“Decisions that are taken in world centers and which affect the subsidiaries of the periphery, generating massive layoffs, interruptions in the chain of pay, a fall in demand for supplies, etc. The United States has decided to support the Big Three (Chrysler, Ford, General Motors) of Detroit, but only to save their plants within the country. France and Sweden have announced that they will condition aid to their automotive industries: only the centers located in their respective countries will be able to benefit. The French minister of the economy, Christine Lagarde, stated that protectionism could be ‘a necessary evil in times of crisis.’ The Spanish minister of industry, Miguel Sebastián, is urging ‘Buy Spanish products.’ Barack Obama, we would add, is promoting ‘Buy American!’

“Other sources of the propagation of the crisis in the periphery include the fall in prices for commodities exported by Latin American and Caribbean countries, with their recessive consequences and higher unemployment.

“A drastic diminishment in remittances from Latin American and Caribbean emigrants in the developed countries. (In some cases, remittances are the most important item in international hard currency income, over and above exports.)

“The return of emigrants, depressing the labor market even more.

“This is combined with a profound energy crisis that requires the replacement of the current one, based on the irrational and predatory use of fossil fuel.

“This crisis coincides with growing awareness of the catastrophic scope of climate change.

“Add the food crisis, sharpened by capitalism’s attempts to maintain an irrational pattern of consumption, which has led to taking land suitable for producing food and allocating it for producing agro-fuels.

“Obama admitted that we have not yet touched bottom, and Michael Klare wrote recently that ‘if the current economic disaster turns into what President Obama has called the lost decade, the result could be a global landscape full of convulsion caused by the economy.’

“In 1929, unemployment in the United States reached 25%, as agricultural and raw material prices fell. Ten years later, and despite radical policies implemented by Franklin D. Roosevelt (the New Deal), unemployment remained very high (17%) and the economy could not climb out of the depression. Only World War II put an end to that stage. And now, why should it be shorter? When the 1873-1896 depression, as I explained, lasted 23 years!

“Given this background, why would we now come out of the current crisis in a matter of months, as some Wall Street publicists and ‘gurus’ predict?

“We will not come out of this crisis with a couple of G-20 or G-7 meetings. If there is any test of their radical incapacity to solve the crisis, it is the response of the world’s stock markets after each announcement or each law passed for a new bailout: invariably, the response of ‘the markets’ is negative.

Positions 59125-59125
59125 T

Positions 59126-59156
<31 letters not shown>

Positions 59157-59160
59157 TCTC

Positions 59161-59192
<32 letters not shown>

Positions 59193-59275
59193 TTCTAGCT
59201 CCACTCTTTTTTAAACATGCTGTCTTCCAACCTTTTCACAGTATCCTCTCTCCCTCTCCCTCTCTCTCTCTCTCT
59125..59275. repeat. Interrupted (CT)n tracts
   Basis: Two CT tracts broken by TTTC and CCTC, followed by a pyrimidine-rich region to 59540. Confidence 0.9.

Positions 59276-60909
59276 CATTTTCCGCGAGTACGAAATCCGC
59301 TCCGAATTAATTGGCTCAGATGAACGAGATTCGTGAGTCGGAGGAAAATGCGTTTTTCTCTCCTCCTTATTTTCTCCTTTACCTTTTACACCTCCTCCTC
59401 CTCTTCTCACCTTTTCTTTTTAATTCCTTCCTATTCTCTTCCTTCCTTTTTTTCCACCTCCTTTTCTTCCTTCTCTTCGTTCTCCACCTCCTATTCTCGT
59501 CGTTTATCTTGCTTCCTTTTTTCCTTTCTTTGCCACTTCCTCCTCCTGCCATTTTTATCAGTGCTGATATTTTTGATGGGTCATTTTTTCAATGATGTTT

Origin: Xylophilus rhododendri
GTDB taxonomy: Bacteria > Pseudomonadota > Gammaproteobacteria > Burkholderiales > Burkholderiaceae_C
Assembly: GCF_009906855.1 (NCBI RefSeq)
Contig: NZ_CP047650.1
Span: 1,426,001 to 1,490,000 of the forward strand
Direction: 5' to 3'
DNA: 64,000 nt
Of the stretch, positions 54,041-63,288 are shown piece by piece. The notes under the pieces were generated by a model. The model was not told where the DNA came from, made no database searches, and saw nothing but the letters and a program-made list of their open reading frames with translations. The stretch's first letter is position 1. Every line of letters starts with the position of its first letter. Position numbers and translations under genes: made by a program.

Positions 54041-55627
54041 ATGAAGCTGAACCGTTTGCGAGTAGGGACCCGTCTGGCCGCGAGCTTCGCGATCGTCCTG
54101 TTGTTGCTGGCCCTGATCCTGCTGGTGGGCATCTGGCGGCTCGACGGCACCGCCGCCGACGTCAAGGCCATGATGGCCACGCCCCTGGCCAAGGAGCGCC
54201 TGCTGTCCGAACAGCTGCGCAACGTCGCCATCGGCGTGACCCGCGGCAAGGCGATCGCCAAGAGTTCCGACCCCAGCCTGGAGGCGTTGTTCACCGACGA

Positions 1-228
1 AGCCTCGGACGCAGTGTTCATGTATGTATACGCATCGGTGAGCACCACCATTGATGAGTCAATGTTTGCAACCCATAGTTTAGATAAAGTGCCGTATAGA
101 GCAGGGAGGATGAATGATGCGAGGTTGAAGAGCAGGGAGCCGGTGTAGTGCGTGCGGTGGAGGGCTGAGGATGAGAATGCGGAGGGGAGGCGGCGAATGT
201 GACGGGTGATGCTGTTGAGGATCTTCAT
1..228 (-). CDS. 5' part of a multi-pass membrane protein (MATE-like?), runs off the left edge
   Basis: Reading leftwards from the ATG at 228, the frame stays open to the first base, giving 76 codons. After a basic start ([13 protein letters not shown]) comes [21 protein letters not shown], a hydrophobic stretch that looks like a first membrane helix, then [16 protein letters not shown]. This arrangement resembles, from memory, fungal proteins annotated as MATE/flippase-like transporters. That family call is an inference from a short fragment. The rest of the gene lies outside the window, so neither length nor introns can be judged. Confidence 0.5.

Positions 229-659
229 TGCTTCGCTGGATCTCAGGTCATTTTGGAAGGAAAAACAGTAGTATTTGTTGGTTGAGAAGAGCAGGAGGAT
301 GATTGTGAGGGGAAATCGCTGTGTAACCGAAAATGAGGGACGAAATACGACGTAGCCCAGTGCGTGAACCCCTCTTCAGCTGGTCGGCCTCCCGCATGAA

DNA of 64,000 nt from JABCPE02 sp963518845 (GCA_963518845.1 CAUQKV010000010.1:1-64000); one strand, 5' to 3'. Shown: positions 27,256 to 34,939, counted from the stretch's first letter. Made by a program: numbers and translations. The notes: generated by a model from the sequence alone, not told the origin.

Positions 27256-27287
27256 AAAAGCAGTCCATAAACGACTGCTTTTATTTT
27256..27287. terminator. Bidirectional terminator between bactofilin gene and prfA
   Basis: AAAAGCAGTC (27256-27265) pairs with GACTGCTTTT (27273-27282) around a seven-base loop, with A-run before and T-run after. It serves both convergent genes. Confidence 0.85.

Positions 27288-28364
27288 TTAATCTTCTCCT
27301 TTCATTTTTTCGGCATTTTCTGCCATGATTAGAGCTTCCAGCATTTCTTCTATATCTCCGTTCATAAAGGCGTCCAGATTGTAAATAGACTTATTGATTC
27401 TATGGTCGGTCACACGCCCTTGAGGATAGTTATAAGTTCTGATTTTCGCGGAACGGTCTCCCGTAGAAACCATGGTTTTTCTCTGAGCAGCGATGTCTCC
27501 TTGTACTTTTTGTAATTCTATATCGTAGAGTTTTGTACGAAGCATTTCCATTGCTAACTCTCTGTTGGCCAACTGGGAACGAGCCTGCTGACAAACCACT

“As George Soros attests, ‘the real economy will suffer the secondary effects, which are now gaining force. Given that in these circumstances the U.S. consumer can no longer serve as the driving force of the world economy, the U.S. government should stimulate demand. Given that we are facing the threatening challenges of global warming and energy dependence the next government should direct any stimulus plan toward energy savings, by developing alternative energy sources and building environmentally-friendly infrastructure.

“A long period of tug-of-war and negotiations is opening up to define how to get out of the crisis, who will benefit and who will pay the price.

“The Bretton Woods Agreements, which originated in the framework of a Keynesian stage of capitalism, coincided with the stabilization of a new model of bourgeois hegemony, which, as a product of the outcome of the war and anti-fascist struggle, has as a new and unexpected backdrop the strengthening of the gravitation of trade unions, leftist parties and states’ regulating or intervening abilities.

“The USSR is gone; its sole presence and the threat that its example could spread westward tipped the balance of negotiations in favor of the left, popular sectors, trade unions, etc.

“Currently, China holds an incomparably more important role in the world economy, but without reaching a parallel importance in world politics. The USSR, in contrast, despite its economic weakness, was a formidable military and political power. China is an economic power, but with little military or political presence in world affairs, although it is beginning a very cautious and gradual process of reaffirmation in world politics.

“China may come to play a positive role for the re-composition strategy of countries on the periphery. Beijing is gradually reorienting its enormous national energies toward its internal market. For many reasons that would be impossible to discuss here, it is a country that needs its economy to grow at an annual rate of 8%, whether as a response to the stimulus of world markets or to those that originate in its immense — only partially exploited — internal market. If that turn were to be confirmed, it is possible to predict that China will continue to need many products from Third World countries, such as oil, nickel, copper, aluminum, steel, soy and other raw materials and foods.

“In the Great Depression of the 1930s, in contrast, the USSR had a very weak insertion in world markets. China is different: it could continue to play a very important role, and like Russian and India (although these to a lesser extent), to buy the raw materials and foods that it needs, as opposed to the case of the USSR in the times of the Great Depression.